Developers Cannot Code Ambiguous User Requirements
In this post, I want to convince you that writing unambiguous user requirements is non-negotiable. Speaking as an old developer, I can authoritatively state that developers do not deal well with ambiguity. The reason is very simple. We cannot code ambiguity. The beauty of bits is that they do not waffle. If my program says the sales tax is 5.6% instead of the legally mandated 6.5%, the math works just fine every time. That does not necessarily mean that the outcome is satisfactory. Matter of fact, there are probably a whole slew of business managers, accountants, government agencies, and tax attorneys who might maintain that the law ought to take precedence over my program. The problem is, they cannot change my program. I can.
Developers and Real People
A second trait of developer-minded individuals like me is that we don’t deal particularly well with people. That is presumably because they (humans) are not as predictable as my other friends and allies (computers). For instance, the computer does not randomly select the aforementioned sales tax rate (unless I programmed it to do so). Every time I ask it, it will reliably respond with the same number. Computers are notoriously stubborn, but very consistently so.
Developers and the Geek Syndrome
Thirdly, developers like me tend to be geeks. What does that imply? In his book “The Inmates are Running the Asylum” (which is required reading for anyone who wants to communicate with a developer), Alan Cooper observes, “A geek would rather be right than rich”. (A trait which, my tax accountant, my banker, my spouse and all of my business partners can testify is true and apparently unchangeable.) This basically means that, once I have understood a user requirement, other interpretations might be possible, but mine is the only right one.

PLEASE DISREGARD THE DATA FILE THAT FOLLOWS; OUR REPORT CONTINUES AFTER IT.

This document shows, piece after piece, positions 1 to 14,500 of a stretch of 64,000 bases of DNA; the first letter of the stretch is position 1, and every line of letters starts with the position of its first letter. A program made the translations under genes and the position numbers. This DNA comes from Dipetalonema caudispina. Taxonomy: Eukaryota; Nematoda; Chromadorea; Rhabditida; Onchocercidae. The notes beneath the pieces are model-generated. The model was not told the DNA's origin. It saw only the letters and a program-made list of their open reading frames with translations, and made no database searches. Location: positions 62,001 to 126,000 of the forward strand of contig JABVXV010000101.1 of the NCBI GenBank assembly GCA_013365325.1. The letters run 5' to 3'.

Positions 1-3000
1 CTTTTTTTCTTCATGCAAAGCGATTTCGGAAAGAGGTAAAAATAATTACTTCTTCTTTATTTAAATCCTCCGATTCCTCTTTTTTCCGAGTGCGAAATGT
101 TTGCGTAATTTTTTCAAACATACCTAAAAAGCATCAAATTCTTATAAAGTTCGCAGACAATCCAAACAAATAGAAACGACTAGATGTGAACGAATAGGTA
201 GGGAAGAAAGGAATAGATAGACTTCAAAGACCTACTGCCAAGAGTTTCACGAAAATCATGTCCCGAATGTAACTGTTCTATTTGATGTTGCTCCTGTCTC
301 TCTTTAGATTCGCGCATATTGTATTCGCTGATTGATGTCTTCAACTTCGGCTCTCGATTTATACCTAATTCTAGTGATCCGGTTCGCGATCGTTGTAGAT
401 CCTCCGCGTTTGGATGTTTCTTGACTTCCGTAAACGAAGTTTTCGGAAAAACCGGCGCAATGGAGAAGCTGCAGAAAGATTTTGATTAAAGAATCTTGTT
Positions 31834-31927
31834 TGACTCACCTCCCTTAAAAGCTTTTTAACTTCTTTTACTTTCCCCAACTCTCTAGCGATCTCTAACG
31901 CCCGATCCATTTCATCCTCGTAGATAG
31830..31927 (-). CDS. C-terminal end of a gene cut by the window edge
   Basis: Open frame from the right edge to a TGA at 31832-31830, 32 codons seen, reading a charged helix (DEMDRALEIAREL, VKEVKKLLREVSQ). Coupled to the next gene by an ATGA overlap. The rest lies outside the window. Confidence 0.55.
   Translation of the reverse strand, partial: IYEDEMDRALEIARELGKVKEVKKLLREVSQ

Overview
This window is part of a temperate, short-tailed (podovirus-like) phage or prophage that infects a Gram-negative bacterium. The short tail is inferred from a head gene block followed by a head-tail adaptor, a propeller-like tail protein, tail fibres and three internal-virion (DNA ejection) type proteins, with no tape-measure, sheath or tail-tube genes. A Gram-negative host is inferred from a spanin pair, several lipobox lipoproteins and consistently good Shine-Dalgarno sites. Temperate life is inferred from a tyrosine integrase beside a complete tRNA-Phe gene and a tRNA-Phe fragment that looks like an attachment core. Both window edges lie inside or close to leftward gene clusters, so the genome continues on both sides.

The Combinatorial Explosion
Taken individually, these three traits (I do not deal well with ambiguity, I do not deal well with people, and I would rather be right than rich) might be simply irritating. Together, they are a sure-fire recipe for conflict. What they really mean is that if you give me a user requirements that contains any ambiguity, I will resolve it to get my code written. Given that I do not deal well with people, I certainly am not going to ask them any questions. I do not want to give them cause to think that I am ignorant. Besides, I know that I’m smart enough to figure out what they meant without bugging them with silly questions.
So How Bad Can It Really Be?
Of course, once I have figured it out, rule three applies: I am a geek, ergo I am obviously right. And don’t you non-geeks come trying to tell me that I’m not because I can explain to you in excruciating detail (I live for minutia) why I’m right. I don’t care what you meant when you stated the user requirement, the only thing that is important is what I understood when I read it. After all, that is what is coded and computers don’t lie.
The Final Analysis
The irrefutable consequence of this set of circumstances is this: if you want to get a solution that meets your needs, get your needs figured out first. If you need help with that, talk to your analyst (business, system, or other). I do not have time to help you with that; I am too busy writing code. You will get a solution that works for you if you give me a clear, concise, unambiguous set of business requirements that I can only interpret one way. If my way is your way, too, this just might be the beginning of a wonderful friendship.
Remember, requirements rule!